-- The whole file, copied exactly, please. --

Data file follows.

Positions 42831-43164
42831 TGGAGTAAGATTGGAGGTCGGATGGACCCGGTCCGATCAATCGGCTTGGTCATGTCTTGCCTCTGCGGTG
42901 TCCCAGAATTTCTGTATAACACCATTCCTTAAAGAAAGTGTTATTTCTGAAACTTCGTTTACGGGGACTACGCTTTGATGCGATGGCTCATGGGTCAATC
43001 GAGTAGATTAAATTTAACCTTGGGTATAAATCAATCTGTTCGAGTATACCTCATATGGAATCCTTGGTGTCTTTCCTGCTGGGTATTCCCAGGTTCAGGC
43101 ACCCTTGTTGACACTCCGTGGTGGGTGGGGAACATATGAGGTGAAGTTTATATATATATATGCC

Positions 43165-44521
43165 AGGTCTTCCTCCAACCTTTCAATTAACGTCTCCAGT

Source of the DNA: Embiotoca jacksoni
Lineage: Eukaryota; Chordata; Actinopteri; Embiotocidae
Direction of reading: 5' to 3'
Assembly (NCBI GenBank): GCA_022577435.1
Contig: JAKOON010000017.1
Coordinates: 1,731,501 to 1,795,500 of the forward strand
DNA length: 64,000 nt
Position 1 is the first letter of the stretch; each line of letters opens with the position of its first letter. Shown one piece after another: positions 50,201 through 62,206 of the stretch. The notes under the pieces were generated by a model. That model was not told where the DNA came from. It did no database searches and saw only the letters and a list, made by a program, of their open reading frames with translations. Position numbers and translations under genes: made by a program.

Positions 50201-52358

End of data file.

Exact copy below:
Positions 42831-43164
42831 TGGAGTAAGATTGGAGGTCGGATGGACCCGGTCCGATCAATCGGCTTGGTCATGTCTTGCCTCTGCGGTG
42901 TCCCAGAATTTCTGTATAACACCATTCCTTAAAGAAAGTGTTATTTCTGAAACTTCGTTTACGGGGACTACGCTTTGATGCGATGGCTCATGGGTCAATC
43001 GAGTAGATTAAATTTAACCTTGGGTATAAATCAATCTGTTCGAGTATACCTCATATGGAATCCTTGGTGTCTTTCCTGCTGGGTATTCCCAGGTTCAGGC
43101 ACCCTTGTTGACACTCCGTGGTGGGTGGGGAACATATGAGGTGAAGTTTATATATATATATGCC

Positions 43165-44521
43165 AGGTCTTCCTCCAACCTTTCAATTAACGTCTCCAGT

Source of the DNA: Embiotoca jacksoni
Lineage: Eukaryota; Chordata; Actinopteri; Embiotocidae
Direction of reading: 5' to 3'
Assembly (NCBI GenBank): GCA_022577435.1
Contig: JAKOON010000017.1
Coordinates: 1,731,501 to 1,795,500 of the forward strand
DNA length: 64,000 nt
Position 1 is the first letter of the stretch; each line of letters opens with the position of its first letter. Shown one piece after another: positions 50,201 through 62,206 of the stretch. The notes under the pieces were generated by a model. That model was not told where the DNA came from. It did no database searches and saw only the letters and a list, made by a program, of their open reading frames with translations. Position numbers and translations under genes: made by a program.

Positions 50201-52358